Historic Barlow Hall
13th century Barlow Hall provides the setting for possibly one of the most uniquely historic clubhouses in the country.
The birthplace and home of Edward Barlow, later known as Saint Ambrose Barlow, a famous local Catholic martyr, Barlow Hall is now home to Chorlton-cum-Hardy Golf Club. This beautiful building oozes character and charm and provides the ideal environment to relax after a round of golf.
The ground floor contains the Bar, Sun Lounge, Dining Room, Snooker Room and also the Gentlemen's Locker Room. The Ladies Locker Room is on the first floor.
The clubhouse has comprehensive facilities for golfers with a well stocked bar and excellent, reasonably priced catering facilities. The Dining Room will accommodate up to 80 guests.
In the Clubhouse; smart casual wear may be worn. However, jackets, collars and ties may be required at selected times. Denim jeans, jackets, denim wear, tracksuits are not allowed, nor are collarless or sleeveless shirts or T-shirts. Trainers, track or sports shoes must not be worn at any time. Outdoor topcoats, jackets and anoraks must be left in the cloakroom. No caps.
A Short History
There has been a dwelling situated on the site of Barlow Hall for over 800 years. The earliest dwelling was probably timber-built and was possibly situated near to the river Mersey for protection, fortification and transport purposes. Roger, or Robert de Barlow, knight living during the reign of Saxon King Edward 1 (1272 - 1307) founded the eminent Catholic Barlow family and Barlow Hall continued to be the family home of the Barlow family for a further 500 years.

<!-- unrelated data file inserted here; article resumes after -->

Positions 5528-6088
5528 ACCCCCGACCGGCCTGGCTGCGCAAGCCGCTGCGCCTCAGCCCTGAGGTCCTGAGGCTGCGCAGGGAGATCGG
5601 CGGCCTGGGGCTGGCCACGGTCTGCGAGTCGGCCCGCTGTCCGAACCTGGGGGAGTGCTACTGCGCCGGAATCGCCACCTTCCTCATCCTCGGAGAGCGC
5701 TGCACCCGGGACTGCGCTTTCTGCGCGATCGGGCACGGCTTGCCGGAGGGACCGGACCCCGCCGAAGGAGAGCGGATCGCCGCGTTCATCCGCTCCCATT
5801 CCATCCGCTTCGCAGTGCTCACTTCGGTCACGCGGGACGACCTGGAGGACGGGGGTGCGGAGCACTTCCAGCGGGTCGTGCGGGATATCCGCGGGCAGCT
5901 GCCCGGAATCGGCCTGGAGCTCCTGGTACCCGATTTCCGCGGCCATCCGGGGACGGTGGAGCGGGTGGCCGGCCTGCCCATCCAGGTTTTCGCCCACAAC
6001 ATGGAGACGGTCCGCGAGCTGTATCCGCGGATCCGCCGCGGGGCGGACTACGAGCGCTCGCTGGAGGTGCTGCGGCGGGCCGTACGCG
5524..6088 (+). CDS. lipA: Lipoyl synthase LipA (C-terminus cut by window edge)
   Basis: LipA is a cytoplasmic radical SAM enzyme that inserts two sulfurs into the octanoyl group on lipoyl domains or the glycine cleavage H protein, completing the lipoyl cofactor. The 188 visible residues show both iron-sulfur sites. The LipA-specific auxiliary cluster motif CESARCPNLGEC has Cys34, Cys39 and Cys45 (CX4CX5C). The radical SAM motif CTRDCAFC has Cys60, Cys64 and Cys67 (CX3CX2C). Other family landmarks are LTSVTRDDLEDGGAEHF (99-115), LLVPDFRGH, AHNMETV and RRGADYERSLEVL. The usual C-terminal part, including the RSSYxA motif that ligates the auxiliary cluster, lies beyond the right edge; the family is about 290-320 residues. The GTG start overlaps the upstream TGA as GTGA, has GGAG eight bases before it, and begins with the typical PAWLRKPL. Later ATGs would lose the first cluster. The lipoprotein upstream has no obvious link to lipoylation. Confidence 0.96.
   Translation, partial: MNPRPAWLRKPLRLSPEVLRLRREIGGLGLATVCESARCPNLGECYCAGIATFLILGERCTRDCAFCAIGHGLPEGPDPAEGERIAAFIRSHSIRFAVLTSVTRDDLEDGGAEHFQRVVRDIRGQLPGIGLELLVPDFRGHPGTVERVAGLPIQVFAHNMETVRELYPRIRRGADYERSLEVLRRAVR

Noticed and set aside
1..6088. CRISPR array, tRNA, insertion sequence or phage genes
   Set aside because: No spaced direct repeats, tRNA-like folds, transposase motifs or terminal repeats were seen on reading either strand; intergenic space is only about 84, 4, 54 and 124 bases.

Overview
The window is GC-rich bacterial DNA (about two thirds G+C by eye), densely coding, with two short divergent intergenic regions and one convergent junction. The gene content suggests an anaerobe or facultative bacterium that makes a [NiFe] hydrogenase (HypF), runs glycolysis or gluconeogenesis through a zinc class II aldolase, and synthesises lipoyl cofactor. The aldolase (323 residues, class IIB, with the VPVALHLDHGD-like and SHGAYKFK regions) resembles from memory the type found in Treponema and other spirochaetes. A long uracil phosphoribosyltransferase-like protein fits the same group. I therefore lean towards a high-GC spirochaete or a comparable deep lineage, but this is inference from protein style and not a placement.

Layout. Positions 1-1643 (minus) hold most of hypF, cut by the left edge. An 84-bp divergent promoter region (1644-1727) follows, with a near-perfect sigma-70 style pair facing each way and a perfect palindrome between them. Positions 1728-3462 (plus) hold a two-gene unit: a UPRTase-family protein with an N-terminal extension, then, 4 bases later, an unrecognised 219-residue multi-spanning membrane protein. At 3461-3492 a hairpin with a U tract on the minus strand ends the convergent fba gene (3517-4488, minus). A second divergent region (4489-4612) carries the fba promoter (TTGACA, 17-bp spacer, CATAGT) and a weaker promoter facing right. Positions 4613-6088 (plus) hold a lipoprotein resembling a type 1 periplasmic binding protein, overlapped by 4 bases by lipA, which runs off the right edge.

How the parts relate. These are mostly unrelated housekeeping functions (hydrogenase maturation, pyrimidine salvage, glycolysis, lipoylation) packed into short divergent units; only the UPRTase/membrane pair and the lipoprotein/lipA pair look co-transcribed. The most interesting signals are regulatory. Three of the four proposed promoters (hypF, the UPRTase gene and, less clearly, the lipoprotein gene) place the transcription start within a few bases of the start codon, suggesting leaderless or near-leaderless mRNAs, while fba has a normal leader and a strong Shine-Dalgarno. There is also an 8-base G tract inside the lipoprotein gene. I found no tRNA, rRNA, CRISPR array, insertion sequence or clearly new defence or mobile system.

In 1584, during the reign of King Henry VIII, Barlow Hall was rebuilt by Alexander Barlow. It is believed that a mile long underground passage to Hough End Hall exists, as well as a priest's hole. The last member of the Barlow family to reside at the Hall was Thomas Barlow who died in 1773. The Hall then fell into the estate of the Egerton family and was leased to various tenants. Fire ravaged the Hall on March 19th 1879, but the bay window dated 1574 and the first floor oriel window above it still remain.
St Ambrose Barlow
Barlow Hall has special significance for the Catholic community as the birthplace of St Ambrose Barlow. Sir Edward Barlow was born at Barlow Hall in 1585 and took the name Ambrose when he was ordained as a priest of the Order of St Benedict. He was hanged for his faith at Lancaster Gaol in 1641. He was later canonised by Pope Paul VI, as one of the 40 martyrs of England and Wales, on October 25th 1970. The ghost of St Ambrose is said to haunt the upper floors of the Hall to this day.
Futher information on the Barlow family and barlow hall can be found by following links:
* Chorlton-cum-Hardy Golf Club are always interested in receiving information, photographs and artifacts relating to our historic club house and we would be delighted if you could share them with us! Please contact 0161 881 5830.